Electrolytes are solid, liquid or gel-like chemical substances that can absorb, release and transport ions to a sufficient degree.
The electrolyte is the medium for transferring ions between electrodes within the cell. Electrolytes serve the chemical reaction and take over the internal ion transport between the two electrodes, the anode and the cathode, in batteries, accumulators and fuel cells. To balance the charge, electrolytes generate ions, which, unlike electrons, can be transported in the electrolyte.
Looking at the circuit as a whole, a current of electrons flows from the connected circuit to the cathode, and from the cathode via the electrolyte to the anode. The current flow across the electrolyte is by means of cations and anions, the current flow with electrons from the anode across the circuit to the cathode.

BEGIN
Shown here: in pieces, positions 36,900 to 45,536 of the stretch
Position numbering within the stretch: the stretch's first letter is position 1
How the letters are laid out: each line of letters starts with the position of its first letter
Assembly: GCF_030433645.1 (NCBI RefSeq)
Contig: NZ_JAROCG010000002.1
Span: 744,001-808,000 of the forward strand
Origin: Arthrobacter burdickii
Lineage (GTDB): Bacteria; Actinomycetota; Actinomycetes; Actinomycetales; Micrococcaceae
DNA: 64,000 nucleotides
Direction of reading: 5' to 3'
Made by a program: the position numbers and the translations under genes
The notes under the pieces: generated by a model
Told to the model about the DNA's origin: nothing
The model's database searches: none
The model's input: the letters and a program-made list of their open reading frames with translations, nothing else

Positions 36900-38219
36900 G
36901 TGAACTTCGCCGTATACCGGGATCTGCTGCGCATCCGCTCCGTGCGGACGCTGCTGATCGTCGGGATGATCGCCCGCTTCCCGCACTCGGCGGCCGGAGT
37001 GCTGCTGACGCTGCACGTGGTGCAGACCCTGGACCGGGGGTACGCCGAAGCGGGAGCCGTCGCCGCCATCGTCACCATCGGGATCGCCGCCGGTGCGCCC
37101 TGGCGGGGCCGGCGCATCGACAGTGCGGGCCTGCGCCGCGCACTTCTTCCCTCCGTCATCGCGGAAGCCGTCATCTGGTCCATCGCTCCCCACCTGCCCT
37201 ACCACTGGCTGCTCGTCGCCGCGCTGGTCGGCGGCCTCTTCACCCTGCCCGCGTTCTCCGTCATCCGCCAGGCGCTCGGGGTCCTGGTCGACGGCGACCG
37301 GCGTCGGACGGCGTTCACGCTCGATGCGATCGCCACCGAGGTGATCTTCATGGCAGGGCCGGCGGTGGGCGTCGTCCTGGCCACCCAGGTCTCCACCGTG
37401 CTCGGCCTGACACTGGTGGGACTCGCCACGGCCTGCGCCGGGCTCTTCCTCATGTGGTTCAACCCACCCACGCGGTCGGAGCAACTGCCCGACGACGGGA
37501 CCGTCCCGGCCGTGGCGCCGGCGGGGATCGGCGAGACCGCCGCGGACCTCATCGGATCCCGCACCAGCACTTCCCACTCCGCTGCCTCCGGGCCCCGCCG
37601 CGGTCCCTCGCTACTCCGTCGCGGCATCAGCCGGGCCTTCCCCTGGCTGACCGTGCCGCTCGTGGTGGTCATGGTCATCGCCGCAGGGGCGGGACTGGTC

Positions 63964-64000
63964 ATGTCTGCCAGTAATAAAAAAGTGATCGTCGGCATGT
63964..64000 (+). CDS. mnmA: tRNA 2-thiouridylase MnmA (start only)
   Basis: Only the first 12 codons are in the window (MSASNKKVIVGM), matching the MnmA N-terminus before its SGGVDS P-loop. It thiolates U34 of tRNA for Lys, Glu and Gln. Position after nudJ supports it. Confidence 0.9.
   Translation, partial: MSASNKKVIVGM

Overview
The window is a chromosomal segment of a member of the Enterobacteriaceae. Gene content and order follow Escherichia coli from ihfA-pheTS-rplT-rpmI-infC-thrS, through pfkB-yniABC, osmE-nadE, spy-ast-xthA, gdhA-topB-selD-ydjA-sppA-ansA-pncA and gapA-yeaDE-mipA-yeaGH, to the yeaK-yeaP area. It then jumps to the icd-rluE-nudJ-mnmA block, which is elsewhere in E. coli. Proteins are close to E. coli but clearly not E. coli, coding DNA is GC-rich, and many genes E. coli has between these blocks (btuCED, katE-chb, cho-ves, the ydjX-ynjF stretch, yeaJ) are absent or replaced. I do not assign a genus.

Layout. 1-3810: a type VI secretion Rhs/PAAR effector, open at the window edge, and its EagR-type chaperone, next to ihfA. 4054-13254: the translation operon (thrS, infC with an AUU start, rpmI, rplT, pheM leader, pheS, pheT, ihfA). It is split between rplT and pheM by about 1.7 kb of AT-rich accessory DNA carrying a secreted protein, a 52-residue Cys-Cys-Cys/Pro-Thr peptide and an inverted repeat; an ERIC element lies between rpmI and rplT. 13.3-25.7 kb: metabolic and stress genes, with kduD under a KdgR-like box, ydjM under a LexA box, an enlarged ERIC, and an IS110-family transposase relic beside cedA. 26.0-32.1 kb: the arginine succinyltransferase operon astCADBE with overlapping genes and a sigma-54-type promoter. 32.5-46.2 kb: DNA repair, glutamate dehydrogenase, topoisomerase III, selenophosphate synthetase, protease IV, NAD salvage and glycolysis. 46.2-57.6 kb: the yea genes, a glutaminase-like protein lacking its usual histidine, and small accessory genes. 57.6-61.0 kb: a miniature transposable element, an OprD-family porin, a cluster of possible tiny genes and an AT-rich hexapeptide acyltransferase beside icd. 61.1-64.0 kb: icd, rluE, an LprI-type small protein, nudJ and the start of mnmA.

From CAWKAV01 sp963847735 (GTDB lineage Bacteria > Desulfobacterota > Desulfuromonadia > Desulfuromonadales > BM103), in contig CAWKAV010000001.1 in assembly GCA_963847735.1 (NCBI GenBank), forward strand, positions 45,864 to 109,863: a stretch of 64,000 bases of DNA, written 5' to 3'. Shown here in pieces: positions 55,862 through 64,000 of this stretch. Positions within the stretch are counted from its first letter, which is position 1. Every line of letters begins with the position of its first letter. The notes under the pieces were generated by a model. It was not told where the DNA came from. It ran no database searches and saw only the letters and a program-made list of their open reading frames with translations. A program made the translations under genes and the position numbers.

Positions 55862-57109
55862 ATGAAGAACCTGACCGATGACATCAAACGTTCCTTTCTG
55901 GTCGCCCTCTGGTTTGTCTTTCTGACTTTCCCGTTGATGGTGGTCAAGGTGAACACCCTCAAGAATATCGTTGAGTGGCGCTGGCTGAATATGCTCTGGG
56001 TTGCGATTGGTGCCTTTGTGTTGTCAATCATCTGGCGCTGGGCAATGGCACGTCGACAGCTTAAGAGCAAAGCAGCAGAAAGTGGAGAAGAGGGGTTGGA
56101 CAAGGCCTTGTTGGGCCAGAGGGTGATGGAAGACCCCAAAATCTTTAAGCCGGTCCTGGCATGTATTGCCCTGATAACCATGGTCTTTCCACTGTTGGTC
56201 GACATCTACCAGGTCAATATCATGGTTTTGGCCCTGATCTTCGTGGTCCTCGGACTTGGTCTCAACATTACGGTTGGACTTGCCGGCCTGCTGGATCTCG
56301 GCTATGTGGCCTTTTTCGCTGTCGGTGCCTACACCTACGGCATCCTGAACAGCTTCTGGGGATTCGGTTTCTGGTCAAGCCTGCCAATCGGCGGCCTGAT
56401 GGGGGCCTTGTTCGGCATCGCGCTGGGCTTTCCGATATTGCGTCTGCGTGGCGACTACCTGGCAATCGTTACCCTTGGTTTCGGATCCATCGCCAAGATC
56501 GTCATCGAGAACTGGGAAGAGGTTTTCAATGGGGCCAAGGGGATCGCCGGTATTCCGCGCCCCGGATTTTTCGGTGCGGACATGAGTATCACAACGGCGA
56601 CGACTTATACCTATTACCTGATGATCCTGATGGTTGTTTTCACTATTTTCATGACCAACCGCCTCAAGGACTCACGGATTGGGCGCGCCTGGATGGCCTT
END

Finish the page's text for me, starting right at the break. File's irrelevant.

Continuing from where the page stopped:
In addition to liquid electrolytes, there are solid electrolytes used in solid oxide fuel cells, solid state batteries, and thin film batteries, as well as to generate ions at higher temperatures. In thin film batteries, the solid electrolyte used is lithium phosphorus oxynitride(LiPON). Sodium-sulfur batteries have a ceramic membrane made of aluminum oxide.